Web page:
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July 2018

September 2020

A skirt in under an hour

No pattern required.

Shirred skirt 2

While my big roll of shirring elastic was lying around my sewing room catching my eye I got the idea to make a gathered skirt.

Shirring elastic

I grabbed this cute check fabric and cut the desired length, plus about 7 inches.  Then with right sides together I joined the two selvedge edges.  No need to overlock any raw seams which is always a good thing. Press the seam open.

Shirred skirt 3

For the waist I pressed a seam of a quarter inch, then I turned the fabric over again by about 2.5 inches. Press again.

Shirred skirt 4

I loaded shirring elastic into my machine's bobbin and started sewing from the top.  The first round was about a quarter inch from the top.  When I had completed a round I just lifted my machine foot and moved down the waistband by a quarter inch.  

Shirred skirt 5

The lovely thing about shirring elastic is the more you use, the more it gathers.  After the first round or two you start to wonder if it will gather enough.  A few more rounds and you start to get there.  I ended up sneaking in a few more rounds in between my initial ones so the stitching is all a bit awry.

Shirred skirt 6

I added some patch pockets and hemmed the skirt with a generous turn-up.  Then I googled how to make a tassel.  Here's a cute set of instructions.  I put a knot in the tassel tie, close to the top of the tassel.  Then I tucked  the tassel tie into the binding and stitched it closed at the end.  The knot will ensure it stays in place.

Shirred skirt 1

This fabric has quite a bit of body to it.  A softer, lighter fabric would require less shirring.  A Liberty one might be next.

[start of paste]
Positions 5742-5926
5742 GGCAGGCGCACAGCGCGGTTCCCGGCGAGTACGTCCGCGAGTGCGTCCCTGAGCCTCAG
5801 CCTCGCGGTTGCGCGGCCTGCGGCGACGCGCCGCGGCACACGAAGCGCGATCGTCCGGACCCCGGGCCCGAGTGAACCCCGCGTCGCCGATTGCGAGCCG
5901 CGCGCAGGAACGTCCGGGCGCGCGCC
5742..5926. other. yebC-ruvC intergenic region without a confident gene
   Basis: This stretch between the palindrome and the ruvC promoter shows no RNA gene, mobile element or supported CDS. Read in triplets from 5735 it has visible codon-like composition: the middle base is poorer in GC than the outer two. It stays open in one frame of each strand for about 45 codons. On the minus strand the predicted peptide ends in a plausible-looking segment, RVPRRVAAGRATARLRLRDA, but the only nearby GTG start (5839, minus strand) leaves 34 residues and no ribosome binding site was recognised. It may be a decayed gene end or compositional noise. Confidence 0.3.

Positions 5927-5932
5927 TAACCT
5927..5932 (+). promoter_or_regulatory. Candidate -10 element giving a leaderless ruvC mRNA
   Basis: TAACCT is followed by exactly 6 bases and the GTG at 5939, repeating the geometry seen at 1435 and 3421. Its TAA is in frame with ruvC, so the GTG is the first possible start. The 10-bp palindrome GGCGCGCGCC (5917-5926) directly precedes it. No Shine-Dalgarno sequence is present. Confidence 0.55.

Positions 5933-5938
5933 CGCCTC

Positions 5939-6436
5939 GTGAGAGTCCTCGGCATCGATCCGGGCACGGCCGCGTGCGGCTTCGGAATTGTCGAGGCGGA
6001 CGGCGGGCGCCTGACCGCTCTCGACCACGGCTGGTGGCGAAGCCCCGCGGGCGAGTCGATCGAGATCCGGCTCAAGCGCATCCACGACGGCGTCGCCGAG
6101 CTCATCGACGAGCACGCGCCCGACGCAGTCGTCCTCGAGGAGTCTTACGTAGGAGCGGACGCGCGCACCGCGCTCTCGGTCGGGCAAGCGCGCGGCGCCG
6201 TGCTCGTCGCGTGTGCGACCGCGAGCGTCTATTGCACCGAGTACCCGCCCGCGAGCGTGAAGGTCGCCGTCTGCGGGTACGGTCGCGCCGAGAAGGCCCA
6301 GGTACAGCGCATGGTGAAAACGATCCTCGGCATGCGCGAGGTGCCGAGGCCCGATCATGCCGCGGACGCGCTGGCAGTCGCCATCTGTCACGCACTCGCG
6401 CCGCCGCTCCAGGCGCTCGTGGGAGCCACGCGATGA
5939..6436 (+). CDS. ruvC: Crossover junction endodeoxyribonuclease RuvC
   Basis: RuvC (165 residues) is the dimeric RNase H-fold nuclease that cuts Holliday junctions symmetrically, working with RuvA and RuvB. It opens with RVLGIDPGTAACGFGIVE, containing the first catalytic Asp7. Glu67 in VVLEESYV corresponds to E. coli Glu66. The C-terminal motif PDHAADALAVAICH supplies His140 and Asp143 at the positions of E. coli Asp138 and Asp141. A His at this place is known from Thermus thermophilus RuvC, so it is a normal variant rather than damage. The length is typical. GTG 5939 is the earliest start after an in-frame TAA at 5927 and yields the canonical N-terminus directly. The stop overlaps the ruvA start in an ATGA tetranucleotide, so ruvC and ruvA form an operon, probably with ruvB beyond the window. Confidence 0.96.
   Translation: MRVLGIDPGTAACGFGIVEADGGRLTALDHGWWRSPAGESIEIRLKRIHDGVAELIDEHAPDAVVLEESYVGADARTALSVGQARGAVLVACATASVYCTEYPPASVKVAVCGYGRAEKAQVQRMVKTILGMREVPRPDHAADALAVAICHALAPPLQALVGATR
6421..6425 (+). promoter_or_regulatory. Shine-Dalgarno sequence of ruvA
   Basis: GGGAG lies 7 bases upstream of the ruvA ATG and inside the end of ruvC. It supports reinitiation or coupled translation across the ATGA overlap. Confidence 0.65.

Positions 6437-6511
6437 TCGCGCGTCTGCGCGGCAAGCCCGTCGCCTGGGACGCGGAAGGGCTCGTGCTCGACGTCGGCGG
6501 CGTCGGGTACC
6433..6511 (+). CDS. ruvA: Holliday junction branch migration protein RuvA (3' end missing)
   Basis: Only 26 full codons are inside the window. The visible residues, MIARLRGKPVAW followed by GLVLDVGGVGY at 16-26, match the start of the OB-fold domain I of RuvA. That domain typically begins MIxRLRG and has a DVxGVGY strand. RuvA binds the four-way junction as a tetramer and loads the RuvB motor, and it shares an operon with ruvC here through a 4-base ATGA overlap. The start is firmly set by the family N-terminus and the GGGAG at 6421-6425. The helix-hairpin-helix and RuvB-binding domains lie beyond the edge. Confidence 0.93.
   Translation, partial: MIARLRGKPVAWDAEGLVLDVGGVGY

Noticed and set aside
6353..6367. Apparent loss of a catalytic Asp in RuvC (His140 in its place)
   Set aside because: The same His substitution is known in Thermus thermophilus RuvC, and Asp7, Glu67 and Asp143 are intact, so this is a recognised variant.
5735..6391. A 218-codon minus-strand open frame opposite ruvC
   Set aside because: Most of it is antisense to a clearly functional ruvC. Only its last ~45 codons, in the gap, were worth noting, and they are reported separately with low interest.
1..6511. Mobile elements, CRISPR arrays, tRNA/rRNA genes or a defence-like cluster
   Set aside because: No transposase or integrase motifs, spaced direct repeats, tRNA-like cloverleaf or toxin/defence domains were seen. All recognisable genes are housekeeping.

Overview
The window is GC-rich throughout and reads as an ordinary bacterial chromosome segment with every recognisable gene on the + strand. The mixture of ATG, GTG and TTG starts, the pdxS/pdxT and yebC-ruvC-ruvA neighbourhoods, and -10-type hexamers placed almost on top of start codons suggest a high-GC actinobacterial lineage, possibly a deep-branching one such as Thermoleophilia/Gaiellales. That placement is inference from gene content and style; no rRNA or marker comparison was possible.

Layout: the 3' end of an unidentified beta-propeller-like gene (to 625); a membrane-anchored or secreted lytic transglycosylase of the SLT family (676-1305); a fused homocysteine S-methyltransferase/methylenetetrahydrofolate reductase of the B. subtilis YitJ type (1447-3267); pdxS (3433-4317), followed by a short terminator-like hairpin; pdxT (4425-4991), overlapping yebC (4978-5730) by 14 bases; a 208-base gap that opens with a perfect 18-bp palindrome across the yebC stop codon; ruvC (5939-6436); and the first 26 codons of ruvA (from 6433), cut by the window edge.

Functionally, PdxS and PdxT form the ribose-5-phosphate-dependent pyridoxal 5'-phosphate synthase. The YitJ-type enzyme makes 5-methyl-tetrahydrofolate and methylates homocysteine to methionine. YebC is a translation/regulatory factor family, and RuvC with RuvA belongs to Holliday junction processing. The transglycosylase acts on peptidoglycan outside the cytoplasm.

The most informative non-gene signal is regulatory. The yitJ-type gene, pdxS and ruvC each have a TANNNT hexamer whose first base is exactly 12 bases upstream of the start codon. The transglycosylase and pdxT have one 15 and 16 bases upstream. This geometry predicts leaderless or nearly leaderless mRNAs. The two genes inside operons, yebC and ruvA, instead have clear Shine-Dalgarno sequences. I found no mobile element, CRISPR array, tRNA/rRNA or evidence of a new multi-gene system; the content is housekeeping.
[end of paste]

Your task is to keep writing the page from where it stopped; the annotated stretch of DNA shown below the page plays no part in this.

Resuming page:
Freddie Shortalls

My newest pattern is now available - the Freddie Shortalls.  

Freddie Shortalls 5

I think this is my favourite of the Townmouse patterns for little boys.

The shortalls are very simple to sew and look cute on their own, or layered over a shirt or tee.

Freddie Shortalls 6

These two little boys of mine are now teenagers - both over six foot tall.  Yikes.

Freddie Shortalls 9

This pattern uses shirring elastic to provide gentle gathering at the back waist.  If you haven't sewn with shirring elastic, my pattern links to this video which is a useful guide to getting the elastic to behave for you.


During the testing of the pattern, one of my testers used an alternative to the shirring elastic which I thought was genius and works just as well. This clever seamstress didn't have shirring elastic on hand so stitched a channel for regular quarter inch elastic instead.


To make the shortalls this way you will need regular quarter inch elastic.


Simply stitch two parallel lines slightly wider than the width of the elastic, parallel to the top of the shortalls according to pattern markings, catching the facing.  


Attach one end of the elastic to a safety pin and thread the elastic through the channel, between the shortalls and facing.  Remove the safety pin and stitch the channel closed at this end, securing the elastic in place.

Now you can gently pull the elastic until the shortalls have gathered to the desired amount.  Then stitch the elastic in place at the other end of the channel.  Cut off the excess elastic.

Freddie Shortalls Hybner 5